This is one of the reasons why this idea surfaced recently. If the deal can go through, it will be a high case attracting national attention, important for his/her political gain, but as of now, it lacks detailed preparations and studies. In addition to the expectation of producing high quality graduates, the hope is that this model university will spur up the competitions among the top native Indonesian universities. If the top native universities are expected to respond to such stimuli, however, they have to be of the same nature, or at least in the same direction. That means certain basic elements on how these universities are operating will need to be changed. Without major policy changes, such expectation is purely delusional. Without a clear framework on how this world class university will stimulate wide spread changes, this idea will only be viewed as a tool to seek a short-term gain and class legitimacy.
The question becomes “Is this the only alternative to make a big change that could define a new Indonesian generation?”If policy makers are willing to go that far, i.e. bringing in and adopting the entire operating system of the top tier U.S. University home, then the policy makers need to re-program the way they think toward the Indonesian native university system. There are fundamental differences between the U.S. and Indonesian universities on how they operate. Let’s bring up one trivial aspect as a start. Most of us know that here in the U.S., each faculty member or professor has the liberty to pursue his/her academic career virtually in any universities anywhere in the U.S. as he or she feels fit based on his/her credential tracts in a competitive process. Regulations, such as “equal opportunity policy”, are put in place to guarantee that the process is fair and sound. Since only the most talented professor in the field will be selected in this process, the university will consequently be composed of combinations of highly skill professors. As a result, university competitiveness increases.
In the Indonesian state university system, only a few are capable of moving to other universities to pursue their academic dream if they can successfully attain the release letter from the university president or rector (known as “lolos butuh”). This letter is an effective tool to keep lecturers locked in place, but diminished the flow of change and opportunity and minimized potential contributions for the formation of highly competitive universities. This policy was an instrument adopted by the New Order to establish state universities across the nation and is practically unchanged for 40-50 years. In many cases, this letter has often been severely abused for various purposes by top university administrators.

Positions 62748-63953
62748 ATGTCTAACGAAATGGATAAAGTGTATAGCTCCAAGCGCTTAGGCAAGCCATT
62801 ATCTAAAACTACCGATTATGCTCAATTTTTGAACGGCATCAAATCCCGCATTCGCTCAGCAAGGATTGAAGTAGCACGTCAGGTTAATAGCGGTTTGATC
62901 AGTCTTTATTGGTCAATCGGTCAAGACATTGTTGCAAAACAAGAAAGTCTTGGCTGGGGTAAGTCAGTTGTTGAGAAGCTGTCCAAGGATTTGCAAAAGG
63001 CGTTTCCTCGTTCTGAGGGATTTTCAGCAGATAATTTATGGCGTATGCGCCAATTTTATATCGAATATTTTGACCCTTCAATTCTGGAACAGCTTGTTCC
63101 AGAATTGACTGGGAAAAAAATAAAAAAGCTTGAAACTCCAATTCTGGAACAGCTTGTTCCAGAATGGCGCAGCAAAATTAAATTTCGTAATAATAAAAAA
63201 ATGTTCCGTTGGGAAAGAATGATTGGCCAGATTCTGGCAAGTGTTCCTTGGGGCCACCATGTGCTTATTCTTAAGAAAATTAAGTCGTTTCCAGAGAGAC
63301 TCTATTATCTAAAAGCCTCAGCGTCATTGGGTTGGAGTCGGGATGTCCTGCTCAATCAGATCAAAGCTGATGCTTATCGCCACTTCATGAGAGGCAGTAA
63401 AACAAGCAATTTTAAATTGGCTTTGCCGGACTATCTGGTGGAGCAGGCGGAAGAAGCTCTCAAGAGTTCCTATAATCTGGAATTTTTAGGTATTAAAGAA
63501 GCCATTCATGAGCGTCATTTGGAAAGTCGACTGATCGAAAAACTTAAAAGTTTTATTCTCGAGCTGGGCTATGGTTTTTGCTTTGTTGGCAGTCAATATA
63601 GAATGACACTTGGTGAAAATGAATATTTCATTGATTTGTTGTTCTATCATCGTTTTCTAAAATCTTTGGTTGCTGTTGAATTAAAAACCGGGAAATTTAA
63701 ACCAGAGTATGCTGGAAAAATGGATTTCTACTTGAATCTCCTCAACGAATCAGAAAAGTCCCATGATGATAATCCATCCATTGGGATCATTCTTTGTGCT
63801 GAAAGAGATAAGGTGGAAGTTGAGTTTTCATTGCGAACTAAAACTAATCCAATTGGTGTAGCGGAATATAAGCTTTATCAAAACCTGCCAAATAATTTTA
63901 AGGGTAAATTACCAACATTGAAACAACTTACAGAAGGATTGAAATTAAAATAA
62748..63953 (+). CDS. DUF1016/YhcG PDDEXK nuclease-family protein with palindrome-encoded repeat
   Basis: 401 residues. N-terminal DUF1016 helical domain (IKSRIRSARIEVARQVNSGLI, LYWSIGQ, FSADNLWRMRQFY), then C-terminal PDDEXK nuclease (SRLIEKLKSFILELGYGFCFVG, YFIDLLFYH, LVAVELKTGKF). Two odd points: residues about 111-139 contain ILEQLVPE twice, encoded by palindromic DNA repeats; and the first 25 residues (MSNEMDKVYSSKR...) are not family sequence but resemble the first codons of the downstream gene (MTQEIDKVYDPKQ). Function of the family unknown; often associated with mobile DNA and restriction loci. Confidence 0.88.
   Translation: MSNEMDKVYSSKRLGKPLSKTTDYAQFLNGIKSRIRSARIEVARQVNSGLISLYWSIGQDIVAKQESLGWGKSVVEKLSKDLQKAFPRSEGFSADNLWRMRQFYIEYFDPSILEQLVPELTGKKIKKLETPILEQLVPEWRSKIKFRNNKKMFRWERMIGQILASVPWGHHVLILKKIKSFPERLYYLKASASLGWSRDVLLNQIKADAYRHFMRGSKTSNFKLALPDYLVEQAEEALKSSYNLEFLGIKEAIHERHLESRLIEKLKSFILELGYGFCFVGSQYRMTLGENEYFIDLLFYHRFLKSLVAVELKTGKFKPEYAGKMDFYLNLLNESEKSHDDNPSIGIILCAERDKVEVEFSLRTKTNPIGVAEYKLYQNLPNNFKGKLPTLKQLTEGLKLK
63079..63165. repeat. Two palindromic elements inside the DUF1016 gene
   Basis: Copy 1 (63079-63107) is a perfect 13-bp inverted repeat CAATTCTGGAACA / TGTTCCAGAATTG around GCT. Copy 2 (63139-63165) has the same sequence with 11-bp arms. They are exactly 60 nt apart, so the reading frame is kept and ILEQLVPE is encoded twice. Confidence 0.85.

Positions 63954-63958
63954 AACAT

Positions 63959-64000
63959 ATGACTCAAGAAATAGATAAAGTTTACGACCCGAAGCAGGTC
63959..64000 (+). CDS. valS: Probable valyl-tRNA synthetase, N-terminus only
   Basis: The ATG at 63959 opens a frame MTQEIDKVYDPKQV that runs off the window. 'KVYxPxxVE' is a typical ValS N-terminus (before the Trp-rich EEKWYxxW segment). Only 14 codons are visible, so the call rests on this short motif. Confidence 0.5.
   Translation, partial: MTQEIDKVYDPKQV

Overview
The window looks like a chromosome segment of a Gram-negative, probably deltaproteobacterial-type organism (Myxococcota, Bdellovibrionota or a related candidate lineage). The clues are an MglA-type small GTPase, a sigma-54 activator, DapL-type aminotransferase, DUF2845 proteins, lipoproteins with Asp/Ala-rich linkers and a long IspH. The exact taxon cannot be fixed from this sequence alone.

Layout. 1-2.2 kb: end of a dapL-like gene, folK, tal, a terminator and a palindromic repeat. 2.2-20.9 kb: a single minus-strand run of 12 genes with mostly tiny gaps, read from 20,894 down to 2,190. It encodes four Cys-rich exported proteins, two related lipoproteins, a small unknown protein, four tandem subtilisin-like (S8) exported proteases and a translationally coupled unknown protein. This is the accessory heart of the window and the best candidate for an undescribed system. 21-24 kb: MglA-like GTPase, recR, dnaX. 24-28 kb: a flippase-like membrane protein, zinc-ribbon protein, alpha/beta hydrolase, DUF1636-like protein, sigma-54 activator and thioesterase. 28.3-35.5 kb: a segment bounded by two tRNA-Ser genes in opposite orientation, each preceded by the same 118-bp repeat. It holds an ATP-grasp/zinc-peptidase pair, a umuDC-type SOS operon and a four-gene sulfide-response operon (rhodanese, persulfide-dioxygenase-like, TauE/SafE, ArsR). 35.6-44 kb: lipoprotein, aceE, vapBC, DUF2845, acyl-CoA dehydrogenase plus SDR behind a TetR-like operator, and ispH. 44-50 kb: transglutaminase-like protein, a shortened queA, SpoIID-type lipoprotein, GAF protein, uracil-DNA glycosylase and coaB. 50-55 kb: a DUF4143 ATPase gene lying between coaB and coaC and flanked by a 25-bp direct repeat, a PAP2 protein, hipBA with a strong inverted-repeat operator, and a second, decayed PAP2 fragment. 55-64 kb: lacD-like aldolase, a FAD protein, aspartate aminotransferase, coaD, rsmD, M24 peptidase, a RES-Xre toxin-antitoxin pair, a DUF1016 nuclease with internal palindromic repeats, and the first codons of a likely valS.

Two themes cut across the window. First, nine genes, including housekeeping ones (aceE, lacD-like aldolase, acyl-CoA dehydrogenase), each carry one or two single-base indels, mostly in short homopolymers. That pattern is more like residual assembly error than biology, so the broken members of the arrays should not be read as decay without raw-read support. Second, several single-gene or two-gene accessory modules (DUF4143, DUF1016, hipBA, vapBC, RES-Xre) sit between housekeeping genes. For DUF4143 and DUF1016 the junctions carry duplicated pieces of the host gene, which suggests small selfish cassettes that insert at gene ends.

If everything associated with Harvard (i.e. American system) will be fully adopted, why are small adjustments like the one we just discussed not possible? This is only an example that through small changes, Indonesian universities can be jump-started to become more competitive. This is not to suggest that every principle of western university must be adopted unconditionally into the Indonesian system, but it is also unnecessary to re-invent the wheel. The authority should be open minded to any possibilities that can help the native universities, ready to strike a balance between the core principles introduced by developed countries and local values. Opening a top tier US university in Jakarta, therefore, should not be viewed as the only option available to create a significant change in the Indonesian education system. Whether or not the idea of opening Harvard or other top universities in Jakarta is a viable option, it is clear that now is the time for Indonesia to overhaul its current higher education system to meet the need for this generation for a newer and brighter Indonesia.
Herry Utomo is the F. Avalon Daggett Endowed Professor at Louisiana State University (LSU). He is native of Malang (East Java) and earned his Ph.D. degree from LSU. His formal expertise is in Plant Biotechnology, Molecular Genetics, and Breeding. He has published more than 120 scientific publications in various journals. He has received more than $5 million from competitive granting agencies to carry out his scientific research. He and his research team have won the Tipton Team Award for the best research team. Beside conducting research and giving lectures, Herry actively engages in social and cultural activities to promote cultural understanding and friendship between Indonesia and United States. He wrote a number of social issues in newspapers and popular publications. For further contact: firstname.lastname@example.org.